Andy Murray’s reign as World number 1 hit a very special point on Sunday (23rd April) – according to new research, on this day he surpassed the average duration at the top of the ATP World Tour rankings.
Research by vouchercloud: http://bit.ly/andy-murrays-unique-milestone
Full Data: http://bit.ly/world-number-1-data-tennis
In fact, since the ATP Rankings system was introduced in 1973, the average reign of a World number 1 has been a rather healthy 168 days – just under 24 weeks – according to research by money-saving website vouchercloud.
Murray, who suffered a shock defeat to Albert Ramos-Vinolas in the Monte Carlo Masters after returning from injury this week, has managed to hold onto the top spot despite the always consistent pressure from rival Novak Djokovic, who has held the World number 1 spot for 223 weeks across three stints during his career.
That being said, Djokovic’s impressive career still only leaves him 4th in the all-time list – Roger Federer inevitably tops the tables with 302 total weeks as World number 1, while Murray currently lies in 15th in the list of 26 past and present World number 1s.
However, Murray has a long way to go before he surpasses the average career duration at World number 1, which sits at almost 88 weeks – over triple the average duration of a single stint.
Federer’s domination across his career also means that Switzerland sits at second for weeks at World number 1 when it comes to the countries. The USA, with six previous world number 1s, including Pete Sampras and Jimmy Connors, dominates the list with 896 weeks. While Switzerland (302), Czech Slovakia (270) and Serbia (223) lag behind (though this is thanks to Roger Federer, Ivan Lendl and Novak Djokovic single-handedly carrying their respective nations).
Vouchercloud’s data also revealed the players who, perhaps, had the easiest ride to World number 1 – Andy Roddick, Ivan Lendl, Lleyton Hewitt and Marcelo Rios all became World number 1 without having to win a single grand slam. Mats Wilander, on the other hand, had to claim 7 majors before claiming the top spot for the first time, while John Newcombe claimed 6, and Rafael Nadal and Boris Becker 5, before they each led the pack.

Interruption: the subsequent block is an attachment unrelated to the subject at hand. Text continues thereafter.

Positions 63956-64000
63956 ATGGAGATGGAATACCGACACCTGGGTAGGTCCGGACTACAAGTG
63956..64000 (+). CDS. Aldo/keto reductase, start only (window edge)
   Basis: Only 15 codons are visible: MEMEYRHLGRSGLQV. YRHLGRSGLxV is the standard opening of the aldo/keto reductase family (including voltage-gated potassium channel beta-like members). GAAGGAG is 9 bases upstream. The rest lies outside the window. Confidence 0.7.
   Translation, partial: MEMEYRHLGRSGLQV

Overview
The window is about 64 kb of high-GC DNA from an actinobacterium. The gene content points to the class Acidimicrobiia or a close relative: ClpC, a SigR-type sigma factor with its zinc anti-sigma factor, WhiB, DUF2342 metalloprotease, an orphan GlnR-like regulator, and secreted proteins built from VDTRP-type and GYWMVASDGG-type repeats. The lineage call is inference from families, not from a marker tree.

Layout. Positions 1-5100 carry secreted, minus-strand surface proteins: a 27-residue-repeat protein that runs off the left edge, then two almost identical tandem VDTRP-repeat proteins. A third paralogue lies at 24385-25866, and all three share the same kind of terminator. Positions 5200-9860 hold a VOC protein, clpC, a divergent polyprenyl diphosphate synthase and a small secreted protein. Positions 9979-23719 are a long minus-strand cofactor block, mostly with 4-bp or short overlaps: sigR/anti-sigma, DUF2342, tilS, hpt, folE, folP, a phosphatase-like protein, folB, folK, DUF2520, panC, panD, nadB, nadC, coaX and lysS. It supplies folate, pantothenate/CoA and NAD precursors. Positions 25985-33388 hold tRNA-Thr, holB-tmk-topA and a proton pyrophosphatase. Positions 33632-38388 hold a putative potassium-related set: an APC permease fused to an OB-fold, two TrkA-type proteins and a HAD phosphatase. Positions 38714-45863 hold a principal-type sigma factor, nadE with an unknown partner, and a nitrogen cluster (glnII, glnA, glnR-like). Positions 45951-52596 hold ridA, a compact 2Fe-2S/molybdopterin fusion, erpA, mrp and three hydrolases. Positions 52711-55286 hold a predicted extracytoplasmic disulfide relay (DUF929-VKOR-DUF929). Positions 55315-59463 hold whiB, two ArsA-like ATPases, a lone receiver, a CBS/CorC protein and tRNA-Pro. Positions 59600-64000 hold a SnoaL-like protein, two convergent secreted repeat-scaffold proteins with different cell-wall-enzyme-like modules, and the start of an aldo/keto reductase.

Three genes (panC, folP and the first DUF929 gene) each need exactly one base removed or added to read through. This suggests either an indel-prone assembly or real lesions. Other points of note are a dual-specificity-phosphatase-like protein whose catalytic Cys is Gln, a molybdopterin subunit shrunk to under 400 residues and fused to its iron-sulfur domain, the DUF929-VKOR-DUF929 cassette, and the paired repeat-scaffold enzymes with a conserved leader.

In fact, on average, you’ve got to claim at least two grand slams before staking a claim to the World number 1 spot – Andy Murray won three before earning his spot in November.
The data also showed the longest individual stints at World number 1, with Roger Federer famously claiming the top spot (237 weeks). Jimmy Connors (160) and Ivan Lendl (157) still lead Djokovic (122), who will be unlikely to surpass that total throughout the rest of his career.
John McEnroe and Jimmy Connors were to blame for many of the shortest stints, stealing the top spot from each other with stunning regularity. In fact, there were 11 individual one week stays at World number 1 – McEnroe owns four, Connors owns two, and Ivan Lendl also owns two.
The average World number 1 will actually sit at the top of the rankings almost 4 separate times (3.65 average), so there could be a long way for Murray to go yet.
Data and calculations collated by Vouchercloud, using data from the ATP World Tour.
Full data is available via the link below:
Career Weeks at World Number 1
|Player||Career Weeks at World Number 1||Number of Times as World Number 1|
|Juan Carlos Ferrero||8||1|
National Weeks at World Number 1
|Country||Weeks at Number 1||Number of Players at Number 1|
Career Slams before becoming World Number 1
|Player||Career Slams before World Number 1|
|Juan Carlos Ferrero||1|
Longest Stays at World Number 1
|Player||Longest Stints at World Number 1||Date Ending|
|Roger Federer||237||August 17, 2008|
|Jimmy Connors||160||August 22, 1977|
|Ivan Lendl||157||September 11, 1988|
|Novak Djokovic||122||November 6, 2016|
|Pete Sampras||102||March 29, 1998|
|Jimmy Connors||84||April 8, 1979|
|Pete Sampras||82||April 9, 1995|
|Ivan Lendl||80||August 12, 1990|
|Lleyton Hewitt||75||April 27, 2003|
|John McEnroe||58||September 12, 1982|
Shortest Stays at World Number 1
|Player||Shortest Stints at World Number 1 (weeks)||Date Ending|
|Björn Borg||1||August 29, 1977|
|John McEnroe||1||August 17, 1980|
|John McEnroe||1||November 7, 1982|
|Jimmy Connors||1||November 14, 1982|
|Jimmy Connors||1||February 6, 1983|
|John McEnroe||1||February 13, 1983|
|John McEnroe||1||June 12, 1983|
|Ivan Lendl||1||June 17, 1984|
|Ivan Lendl||1||August 25, 1985|
|Thomas Muster||1||February 18, 1996|
|Patrick Rafter||1||August 1, 1999|